Off-road vehicle registration now available

Registration voluntary now, but required by June 1, 2015

  • Dec. 25, 2014 4:00 p.m.

Safe and responsible use of British Columbia’s backcountry got a boost in Nov. 17, with the upcoming launch of the registration system for off-road vehicle (ORV) use, as well as increases to safe access for highway crossings for recreational off road vehicles.

The new registration system is currently voluntary for operation on Crown land, but it will become mandatory on June 1, 2015. The combined cost of the number plate and registration fee is $48.

Effective Nov. 17, off-road vehicle owners can obtain a one-time registration for ORVs that is integrated within the pre-existing structure of the Insurance Corporation of British Columbia’s (ICBC) motor vehicle registry. This will reduce implementation costs and allows off road vehicle owners to register at any of the 900-plus ICBC insurance brokers.

These changes, made possible by the passage of the Off-Road Vehicle Act on March 24, support the province’s Off Road Vehicle Management Framework (ORVMF). The framework will help British Columbians get out and enjoy the beauty of the province’s backcountry and ensure ORVs, including snowmobiles, are driven in a safe and environmentally responsible manner.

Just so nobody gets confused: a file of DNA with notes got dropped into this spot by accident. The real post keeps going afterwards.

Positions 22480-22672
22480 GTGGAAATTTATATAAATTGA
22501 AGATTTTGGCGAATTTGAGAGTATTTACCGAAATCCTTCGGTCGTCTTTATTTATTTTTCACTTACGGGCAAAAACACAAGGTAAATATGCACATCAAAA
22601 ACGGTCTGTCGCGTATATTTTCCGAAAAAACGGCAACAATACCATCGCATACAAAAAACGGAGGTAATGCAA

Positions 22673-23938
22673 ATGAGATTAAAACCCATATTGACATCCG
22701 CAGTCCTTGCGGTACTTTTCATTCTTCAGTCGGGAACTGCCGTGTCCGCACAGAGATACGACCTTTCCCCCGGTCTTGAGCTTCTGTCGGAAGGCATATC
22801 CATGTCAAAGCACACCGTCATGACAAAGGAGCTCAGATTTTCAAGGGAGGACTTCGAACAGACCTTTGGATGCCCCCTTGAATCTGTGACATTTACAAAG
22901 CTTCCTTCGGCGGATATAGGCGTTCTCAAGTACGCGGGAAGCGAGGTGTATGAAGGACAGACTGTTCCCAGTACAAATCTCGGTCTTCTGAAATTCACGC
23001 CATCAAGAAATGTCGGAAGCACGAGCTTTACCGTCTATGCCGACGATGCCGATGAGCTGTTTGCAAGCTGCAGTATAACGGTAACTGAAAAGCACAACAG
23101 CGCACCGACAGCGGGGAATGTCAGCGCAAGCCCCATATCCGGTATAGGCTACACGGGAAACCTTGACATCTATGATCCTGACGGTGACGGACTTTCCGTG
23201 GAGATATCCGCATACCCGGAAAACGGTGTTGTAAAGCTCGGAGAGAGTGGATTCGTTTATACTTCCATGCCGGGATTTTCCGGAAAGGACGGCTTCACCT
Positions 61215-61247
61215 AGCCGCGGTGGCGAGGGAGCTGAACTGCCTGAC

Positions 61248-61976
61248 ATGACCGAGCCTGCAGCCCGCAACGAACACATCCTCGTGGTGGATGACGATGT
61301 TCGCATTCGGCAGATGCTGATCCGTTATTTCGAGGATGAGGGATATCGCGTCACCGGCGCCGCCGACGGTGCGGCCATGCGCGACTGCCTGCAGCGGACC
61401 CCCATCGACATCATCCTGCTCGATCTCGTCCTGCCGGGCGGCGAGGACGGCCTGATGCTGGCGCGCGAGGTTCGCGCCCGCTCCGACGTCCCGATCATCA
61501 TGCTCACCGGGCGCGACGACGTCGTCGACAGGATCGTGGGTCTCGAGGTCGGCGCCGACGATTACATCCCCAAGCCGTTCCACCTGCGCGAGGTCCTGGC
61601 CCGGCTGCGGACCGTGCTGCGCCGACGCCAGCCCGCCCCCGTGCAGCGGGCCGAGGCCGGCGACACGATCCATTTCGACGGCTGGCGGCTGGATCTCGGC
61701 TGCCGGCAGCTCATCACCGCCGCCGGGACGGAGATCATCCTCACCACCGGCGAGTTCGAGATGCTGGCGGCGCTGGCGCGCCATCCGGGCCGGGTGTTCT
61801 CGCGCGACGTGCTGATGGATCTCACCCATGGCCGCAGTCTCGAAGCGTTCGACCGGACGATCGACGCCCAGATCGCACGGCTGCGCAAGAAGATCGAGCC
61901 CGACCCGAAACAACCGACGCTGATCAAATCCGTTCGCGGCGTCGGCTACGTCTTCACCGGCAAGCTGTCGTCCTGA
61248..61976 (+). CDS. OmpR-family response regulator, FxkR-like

In addition, changes to the Motor Vehicle Act regulations, effective Nov. 17 will allow ORV operators greater access to highways, including the ability to:

• Cross a highway without having to obtain an operation permit if the crossing is controlled by a stop sign or traffic light.

• Cross a highway where local police authorize through an operation permit.

• Load or unload in a parking lot without an operation permit.

• Obtain an operation permit with an extended term of up to two years.

To date, the ORVMF has been implemented in stages. Future regulations will follow that will flesh out ORV rules of operation, safety standards, penalties and conditions of use for a wide range of modern ORVs, including snowmobiles, all-terrain vehicles, or quads, dirt bikes and side-by-sides (Rhinos and Argos).